Thanks for the read and the thoughtful reply, Michael. And congrats on kicking your CR cancer twice (awesome!) as well as kicking some of those so-called friends to the curb for trivializing your disease. I would never wish cancer on anyone, but it would be nice if some of these insensitive clods could stand in our shoes for just a day (especially if it’s a day when we’re having a scan, chemo infusion, blast of radiation or surgery). ; )

  10. FlatNFabulous October 11, 2014 at 3:24 pm #

    CrazyAssCancer – Please please know that I am not coming after you at all. There is one point I would like to share with you which actually kind of falls in line with your point. A year ago, a local oncologist shared that a mere 4% of funds raised for breast cancer goes to research and trying to find better treatments for those fighting metastatic breast cancer, the part that takes so many lives. I have read that in several decades, we are still losing 40,000 a year. All this money raised and so much of it to “Awareness” instead of research. I am at least hopeful that breakthroughs in the treatment of any cancer may lead to breakthroughs in the treatment of other cancers.

    On a separate note, I recently posted this:
    I imagine you have seen the “Set The TaTa’s Free Day – No Bra Day” that makes the rounds this time of year. For many of us it gets on our nerves. So yesterday it flashed up on my FB newsfeed, and I could just not resist posting the following comment. Have no idea if it made them laugh or pulled them up short and made them think, after all it is Breast Cancer Awareness month. In any case, I laughed:

    “I am Flat & Fabulous.. Did in fact, Set them free when they tried to kill me. No bra required.”

    Double Whammied – Thank you so much!! You will no doubt figure out from the name that we took different directions on this journey and yet we share so much.

    • SingleShot/DoubleWhammied October 12, 2014 at 12:44 pm #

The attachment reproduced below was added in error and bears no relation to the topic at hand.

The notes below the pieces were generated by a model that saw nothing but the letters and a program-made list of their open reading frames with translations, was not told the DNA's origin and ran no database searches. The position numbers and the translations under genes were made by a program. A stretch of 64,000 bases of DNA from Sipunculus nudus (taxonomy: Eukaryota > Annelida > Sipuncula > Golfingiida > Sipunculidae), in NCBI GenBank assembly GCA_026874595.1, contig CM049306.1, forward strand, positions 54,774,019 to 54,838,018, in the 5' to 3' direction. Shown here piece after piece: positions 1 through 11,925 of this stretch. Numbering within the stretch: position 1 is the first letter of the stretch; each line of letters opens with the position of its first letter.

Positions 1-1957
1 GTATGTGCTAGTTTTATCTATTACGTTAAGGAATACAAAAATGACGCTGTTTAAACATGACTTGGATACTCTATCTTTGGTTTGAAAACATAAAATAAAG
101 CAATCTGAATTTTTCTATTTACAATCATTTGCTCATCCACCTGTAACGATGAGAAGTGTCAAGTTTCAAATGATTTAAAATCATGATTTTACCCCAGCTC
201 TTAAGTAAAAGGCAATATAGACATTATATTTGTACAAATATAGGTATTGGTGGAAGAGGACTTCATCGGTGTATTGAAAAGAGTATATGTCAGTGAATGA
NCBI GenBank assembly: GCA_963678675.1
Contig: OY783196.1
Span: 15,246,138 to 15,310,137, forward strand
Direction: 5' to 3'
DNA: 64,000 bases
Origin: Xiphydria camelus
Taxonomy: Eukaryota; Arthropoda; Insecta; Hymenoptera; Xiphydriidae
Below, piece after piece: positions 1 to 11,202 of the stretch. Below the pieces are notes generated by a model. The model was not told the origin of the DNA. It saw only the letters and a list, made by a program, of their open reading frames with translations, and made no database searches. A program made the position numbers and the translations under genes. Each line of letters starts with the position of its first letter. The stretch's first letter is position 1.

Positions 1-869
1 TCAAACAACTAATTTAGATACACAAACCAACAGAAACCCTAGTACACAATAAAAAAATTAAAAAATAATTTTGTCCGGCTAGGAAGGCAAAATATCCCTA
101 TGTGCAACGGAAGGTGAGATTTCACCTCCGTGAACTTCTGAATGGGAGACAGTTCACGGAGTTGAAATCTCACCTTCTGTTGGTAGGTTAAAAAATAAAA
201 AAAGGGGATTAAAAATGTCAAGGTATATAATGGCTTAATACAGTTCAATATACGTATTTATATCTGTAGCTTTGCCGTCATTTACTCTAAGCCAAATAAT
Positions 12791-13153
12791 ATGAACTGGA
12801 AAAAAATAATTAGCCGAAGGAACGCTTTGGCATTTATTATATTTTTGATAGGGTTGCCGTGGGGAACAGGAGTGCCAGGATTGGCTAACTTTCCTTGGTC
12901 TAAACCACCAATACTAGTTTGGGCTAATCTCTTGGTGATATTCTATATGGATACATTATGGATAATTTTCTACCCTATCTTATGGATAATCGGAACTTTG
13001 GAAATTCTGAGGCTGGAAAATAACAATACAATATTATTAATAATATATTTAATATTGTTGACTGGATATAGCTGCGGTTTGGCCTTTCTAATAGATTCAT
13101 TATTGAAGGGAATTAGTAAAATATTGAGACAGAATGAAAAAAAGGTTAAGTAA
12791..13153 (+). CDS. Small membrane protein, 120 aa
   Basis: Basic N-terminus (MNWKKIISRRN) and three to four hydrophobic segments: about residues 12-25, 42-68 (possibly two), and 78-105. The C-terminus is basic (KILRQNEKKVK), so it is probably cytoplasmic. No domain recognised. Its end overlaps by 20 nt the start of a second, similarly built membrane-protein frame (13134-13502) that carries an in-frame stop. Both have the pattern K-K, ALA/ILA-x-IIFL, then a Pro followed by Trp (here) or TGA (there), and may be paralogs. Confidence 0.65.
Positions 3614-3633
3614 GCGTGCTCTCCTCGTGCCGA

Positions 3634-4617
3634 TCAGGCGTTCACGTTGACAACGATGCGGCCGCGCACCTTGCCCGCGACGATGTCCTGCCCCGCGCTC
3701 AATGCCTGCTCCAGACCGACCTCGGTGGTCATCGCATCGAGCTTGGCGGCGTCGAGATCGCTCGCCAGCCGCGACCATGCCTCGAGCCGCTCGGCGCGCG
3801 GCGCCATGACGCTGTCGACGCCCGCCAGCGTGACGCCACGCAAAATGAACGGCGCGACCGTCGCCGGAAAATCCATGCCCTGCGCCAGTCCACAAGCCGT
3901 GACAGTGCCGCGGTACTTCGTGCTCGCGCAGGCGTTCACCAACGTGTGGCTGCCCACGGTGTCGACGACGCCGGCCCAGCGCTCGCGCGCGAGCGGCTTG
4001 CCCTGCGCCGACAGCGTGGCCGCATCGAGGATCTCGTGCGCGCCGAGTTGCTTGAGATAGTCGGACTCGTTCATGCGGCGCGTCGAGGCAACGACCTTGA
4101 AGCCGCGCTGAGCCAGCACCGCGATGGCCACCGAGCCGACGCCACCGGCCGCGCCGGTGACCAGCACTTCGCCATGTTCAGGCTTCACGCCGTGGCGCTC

Thanks for stopping by, Flat and Fabulous, and for your excellent points. Yes, too little of the money raised goes to metastatic breast cancer research. And far too much goes into the pink profiteers’ pockets. Hammering this point home is necessary. We have to educate people to “think before they pink” if they truly want to help eradicate breast cancer (I think this mindset is helpful re any fundraising for cancer/disease).

      Love your response to the Ta-Ta Freeing idiots (I am still floored by the insensitivity of those who think that’s doing ANYTHING beneficial for women who’ve lost their breasts). Also love that you are happy and at peace with your decision not to reconstruct.

    • CrazyAssCancer October 18, 2014 at 1:09 pm #

      FlatNFab,

      Everyone is entitled to their thoughts and opinions. Metastatic breast cancer research is not well funded. Stage 4 any cancer is not curable and that makes me sad for us all. I am envious when I see all the treatments available for patients at all stages of breast cancer that may extend their lives when no new treatments are available for me and the initial protocol, which is brutal by the way, hasn’t changed in over 25 years. They are making it all up for me as we go along and there is little understanding of what makes my cancer tick. Most metastatic anal cancer victim’s voices are silence. Some by shame and most by death.

      Fight on!

  11. Andy October 12, 2014 at 12:37 am #